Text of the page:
It might be tempting to show off that beautifully cracked ice in your final product, but restrain yourself. “Don’t leave ice chips in the glass unless requested,” Ashtin Berry, Matriarch, The Cook’s Club in New Orleans, tells us. Any ice left in the drink will dilute it, thus unraveling your perfectly balanced flavors.

3. Chill Your Glass.

This is a very easy, 100 percent free way to elevate at-home bartending. Chilled glassware keeps your drink cooler for longer, which in turn maintains its balance of flavors.

It also dramatically improves user experience. “No one wants a cold beverage in a room-temp glass,” Berry says.

Best of all, it doesn’t matter if you’re drinking your Martini out of fancy stemware, or pairing your cocktail with M&Ms and whatever’s free to watch on Amazon Prime. A Martini in a chilled coffee mug still feels special.

The Dry Gin Martini

What To Avoid When Making Martinis

1. Ditch Your Cocktail Shaker.

James Bond notwithstanding, bartenders recommend stirring, not shaking Martinis. Stirring gives you more control over your drink and its temperature, and you are less likely to over-dilute it with errant ice shards.

“Stirring a Martini is great in the same way driving a manual car is,” Felix Cohen of London’s Every Cloud bar tells the BBC. “You can see, feel, and hear what’s happening, and, with one hand on your mixing glass or tin, you know when it’s reached the perfect temperature.”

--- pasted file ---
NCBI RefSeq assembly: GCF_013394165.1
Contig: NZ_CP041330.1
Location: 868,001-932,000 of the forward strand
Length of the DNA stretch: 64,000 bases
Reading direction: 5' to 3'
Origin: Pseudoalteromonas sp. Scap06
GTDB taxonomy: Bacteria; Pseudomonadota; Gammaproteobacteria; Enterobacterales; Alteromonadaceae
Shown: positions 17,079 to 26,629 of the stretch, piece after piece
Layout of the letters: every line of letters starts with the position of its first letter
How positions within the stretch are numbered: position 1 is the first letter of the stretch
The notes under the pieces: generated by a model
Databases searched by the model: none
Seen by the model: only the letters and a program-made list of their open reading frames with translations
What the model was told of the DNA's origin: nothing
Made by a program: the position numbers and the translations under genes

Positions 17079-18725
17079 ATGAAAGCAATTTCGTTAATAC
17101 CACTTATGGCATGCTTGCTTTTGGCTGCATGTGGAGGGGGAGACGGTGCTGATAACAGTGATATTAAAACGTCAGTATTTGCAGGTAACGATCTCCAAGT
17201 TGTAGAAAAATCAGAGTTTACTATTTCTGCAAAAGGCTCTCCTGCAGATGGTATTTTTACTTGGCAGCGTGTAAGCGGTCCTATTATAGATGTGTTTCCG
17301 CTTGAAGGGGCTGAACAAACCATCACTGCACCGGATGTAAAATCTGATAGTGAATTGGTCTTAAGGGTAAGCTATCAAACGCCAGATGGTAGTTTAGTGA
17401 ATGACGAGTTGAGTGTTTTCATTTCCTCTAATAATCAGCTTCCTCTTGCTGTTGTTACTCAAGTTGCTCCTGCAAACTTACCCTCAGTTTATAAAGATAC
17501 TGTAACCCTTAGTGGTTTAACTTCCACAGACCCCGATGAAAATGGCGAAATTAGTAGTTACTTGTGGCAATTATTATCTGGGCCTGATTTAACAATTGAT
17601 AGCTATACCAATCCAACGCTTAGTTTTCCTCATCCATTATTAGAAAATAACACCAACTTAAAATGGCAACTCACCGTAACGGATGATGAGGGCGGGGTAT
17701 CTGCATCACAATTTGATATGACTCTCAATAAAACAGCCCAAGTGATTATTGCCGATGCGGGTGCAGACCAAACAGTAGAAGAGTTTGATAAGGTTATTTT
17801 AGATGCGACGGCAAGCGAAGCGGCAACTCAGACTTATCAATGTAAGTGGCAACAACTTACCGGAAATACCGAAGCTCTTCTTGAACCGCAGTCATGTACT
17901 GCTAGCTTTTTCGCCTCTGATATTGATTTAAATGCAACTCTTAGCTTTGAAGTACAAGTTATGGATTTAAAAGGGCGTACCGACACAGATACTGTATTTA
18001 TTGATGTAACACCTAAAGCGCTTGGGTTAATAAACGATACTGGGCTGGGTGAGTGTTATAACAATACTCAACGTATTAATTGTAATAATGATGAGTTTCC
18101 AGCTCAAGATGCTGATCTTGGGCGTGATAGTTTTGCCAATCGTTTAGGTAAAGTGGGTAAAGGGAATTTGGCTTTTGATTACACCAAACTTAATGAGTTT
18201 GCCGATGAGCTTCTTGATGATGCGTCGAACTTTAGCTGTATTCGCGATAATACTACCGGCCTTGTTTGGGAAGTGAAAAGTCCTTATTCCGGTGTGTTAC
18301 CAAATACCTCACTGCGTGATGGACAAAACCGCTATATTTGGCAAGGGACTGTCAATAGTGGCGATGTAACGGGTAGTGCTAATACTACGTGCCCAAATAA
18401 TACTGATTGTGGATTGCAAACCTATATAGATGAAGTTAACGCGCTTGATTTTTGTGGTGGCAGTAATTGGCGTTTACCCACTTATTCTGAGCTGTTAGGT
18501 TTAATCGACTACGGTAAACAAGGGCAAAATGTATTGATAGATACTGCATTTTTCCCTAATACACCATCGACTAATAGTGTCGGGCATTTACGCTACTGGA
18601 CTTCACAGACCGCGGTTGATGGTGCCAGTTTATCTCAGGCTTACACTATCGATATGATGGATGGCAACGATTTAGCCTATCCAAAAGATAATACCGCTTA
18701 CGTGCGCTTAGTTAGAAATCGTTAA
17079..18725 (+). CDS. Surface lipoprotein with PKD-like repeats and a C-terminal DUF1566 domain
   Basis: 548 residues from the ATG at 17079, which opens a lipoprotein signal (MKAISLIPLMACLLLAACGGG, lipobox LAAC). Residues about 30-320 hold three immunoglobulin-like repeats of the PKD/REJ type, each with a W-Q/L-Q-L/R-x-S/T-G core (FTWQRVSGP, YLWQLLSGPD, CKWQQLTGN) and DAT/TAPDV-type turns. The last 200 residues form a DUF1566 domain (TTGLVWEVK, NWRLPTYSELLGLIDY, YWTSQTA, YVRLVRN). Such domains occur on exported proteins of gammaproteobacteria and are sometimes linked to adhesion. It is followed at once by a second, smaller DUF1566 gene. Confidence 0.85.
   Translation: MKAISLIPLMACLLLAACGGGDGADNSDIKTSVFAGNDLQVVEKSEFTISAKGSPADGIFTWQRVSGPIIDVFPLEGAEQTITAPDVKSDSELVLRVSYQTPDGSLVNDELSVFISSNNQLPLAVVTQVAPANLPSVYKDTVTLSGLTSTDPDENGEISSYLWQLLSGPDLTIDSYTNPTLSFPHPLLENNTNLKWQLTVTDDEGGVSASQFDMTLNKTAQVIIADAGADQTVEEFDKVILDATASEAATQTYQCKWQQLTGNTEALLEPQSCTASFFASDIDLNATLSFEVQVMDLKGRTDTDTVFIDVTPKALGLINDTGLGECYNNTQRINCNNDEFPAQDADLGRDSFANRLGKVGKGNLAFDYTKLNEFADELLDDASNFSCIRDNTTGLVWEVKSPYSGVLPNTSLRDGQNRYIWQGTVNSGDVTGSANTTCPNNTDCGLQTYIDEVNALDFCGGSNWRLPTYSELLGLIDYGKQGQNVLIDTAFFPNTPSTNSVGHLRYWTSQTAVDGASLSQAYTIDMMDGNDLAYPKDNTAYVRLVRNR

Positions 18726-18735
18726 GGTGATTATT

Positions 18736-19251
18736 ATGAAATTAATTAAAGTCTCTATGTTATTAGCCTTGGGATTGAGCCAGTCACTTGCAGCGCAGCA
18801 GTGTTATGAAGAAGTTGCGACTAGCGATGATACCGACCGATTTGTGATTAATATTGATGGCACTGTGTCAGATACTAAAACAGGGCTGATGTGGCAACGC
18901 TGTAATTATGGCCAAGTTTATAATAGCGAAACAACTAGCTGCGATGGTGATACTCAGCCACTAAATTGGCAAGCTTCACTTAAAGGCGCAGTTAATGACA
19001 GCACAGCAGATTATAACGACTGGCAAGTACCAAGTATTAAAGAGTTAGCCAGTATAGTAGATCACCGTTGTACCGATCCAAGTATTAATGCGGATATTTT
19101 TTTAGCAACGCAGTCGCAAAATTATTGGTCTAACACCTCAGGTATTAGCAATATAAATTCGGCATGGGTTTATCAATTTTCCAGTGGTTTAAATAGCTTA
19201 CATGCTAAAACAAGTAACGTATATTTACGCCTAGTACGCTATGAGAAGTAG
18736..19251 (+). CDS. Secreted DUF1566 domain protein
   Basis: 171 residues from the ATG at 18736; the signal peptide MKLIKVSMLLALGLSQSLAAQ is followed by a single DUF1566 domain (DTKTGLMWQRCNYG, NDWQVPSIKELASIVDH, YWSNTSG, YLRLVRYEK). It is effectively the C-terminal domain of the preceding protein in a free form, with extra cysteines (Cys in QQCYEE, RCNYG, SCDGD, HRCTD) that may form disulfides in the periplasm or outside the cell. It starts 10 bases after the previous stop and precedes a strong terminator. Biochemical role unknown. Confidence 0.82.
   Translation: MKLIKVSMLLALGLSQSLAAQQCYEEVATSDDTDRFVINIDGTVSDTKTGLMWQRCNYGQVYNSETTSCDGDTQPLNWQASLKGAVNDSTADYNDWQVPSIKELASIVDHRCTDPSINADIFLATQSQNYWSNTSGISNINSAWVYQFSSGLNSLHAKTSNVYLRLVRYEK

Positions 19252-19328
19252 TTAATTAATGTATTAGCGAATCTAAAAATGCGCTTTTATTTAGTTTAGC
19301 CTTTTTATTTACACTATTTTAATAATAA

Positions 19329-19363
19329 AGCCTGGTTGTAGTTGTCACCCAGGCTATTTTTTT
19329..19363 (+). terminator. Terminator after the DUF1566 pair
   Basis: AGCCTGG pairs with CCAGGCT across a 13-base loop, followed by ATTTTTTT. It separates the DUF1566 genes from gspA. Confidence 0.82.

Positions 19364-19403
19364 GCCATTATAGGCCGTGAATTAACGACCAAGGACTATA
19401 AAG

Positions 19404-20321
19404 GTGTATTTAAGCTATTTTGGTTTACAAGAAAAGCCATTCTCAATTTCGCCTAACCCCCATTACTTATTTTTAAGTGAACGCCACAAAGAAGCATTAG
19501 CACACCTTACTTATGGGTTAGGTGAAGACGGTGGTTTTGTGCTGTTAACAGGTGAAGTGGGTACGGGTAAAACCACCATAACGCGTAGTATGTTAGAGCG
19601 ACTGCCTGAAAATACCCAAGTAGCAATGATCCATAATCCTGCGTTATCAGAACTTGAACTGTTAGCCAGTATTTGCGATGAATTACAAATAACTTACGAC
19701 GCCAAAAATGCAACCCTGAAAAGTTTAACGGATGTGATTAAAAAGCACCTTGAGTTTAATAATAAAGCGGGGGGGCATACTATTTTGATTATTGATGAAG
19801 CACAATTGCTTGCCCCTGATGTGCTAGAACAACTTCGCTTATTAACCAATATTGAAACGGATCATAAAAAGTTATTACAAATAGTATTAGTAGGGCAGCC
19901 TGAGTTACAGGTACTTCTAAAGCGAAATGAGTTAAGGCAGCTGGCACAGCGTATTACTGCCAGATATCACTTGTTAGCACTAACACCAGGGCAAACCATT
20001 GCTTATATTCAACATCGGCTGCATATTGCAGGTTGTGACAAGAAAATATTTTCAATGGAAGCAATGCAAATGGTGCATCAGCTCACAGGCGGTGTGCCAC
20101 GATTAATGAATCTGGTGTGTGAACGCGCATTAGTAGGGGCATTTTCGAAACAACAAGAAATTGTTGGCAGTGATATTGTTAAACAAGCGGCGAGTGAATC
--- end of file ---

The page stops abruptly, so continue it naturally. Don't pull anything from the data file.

A general rule of thumb is that spirit-forward drinks like Martinis, Manhattans, and Old Fashioneds are rarely shaken; whereas those involving egg whites, dairy, citrus, or liqueurs usually involve a cocktail shaker.

2. Don’t Overthink It.

If you want to flip the ratio of vermouth to gin (or vodka) for a reverse Martini, go for it. If you like your Martini served on top of half a jar of cheap olives, or garnished with a lemon wheel instead of a twist, there is nothing to stop you from doing exactly that.

“In the age of Instagram, people are projecting what they think they’re supposed to like,” Lee adds. “Don’t take a picture. Don't worry about it. Live your life.”

Gin Martini Variations To Try:

  • Dry Martini - Use our recipe above, but adjust the ration of gin to vermouth to be 5:1. Your ingredients should come out to, for example, 2.5 ounces gin, and half an ounce of vermouth.
  • Vodka Martini - The Vodka Martini is as controversial as it is simple: Vodka, dry vermouth, and a twist of lemon are all you need to make this classic drink.
  • Dirty MartiniEither loved or hated, the Dirty Martini is one of cocktail culture’s most polarizing drinks. Some believes the concept was born in the Waldorf Astoria.
  • Espresso Martini - This iconic modern classic was created in 1983 by London bartender Dick Bradsell at the Soho Brasserie for a guest — supposedly a model.
  • Apple Martini - The Apple Martini, also known as the “Appletini,” is a bright green drink that defines the neon style of the ‘90s.
  • Gibson - A cousin of the Martini, the Gibson is an often overlooked classic cocktail that's all about tasty pickled onions.
  • Vesper - True cocktail pros and Bond lovers alike also know about the Vesper, Ian Fleming's gin and vodka combining Martini riff.
  • L’Orange Martini - For those who love oranges, look no further. This drink takes all of the best parts of a Martini and adds plenty of citrus flair. Orange liqueur, orange bitters, and an orange twist result in a lively (and boozy) Martini.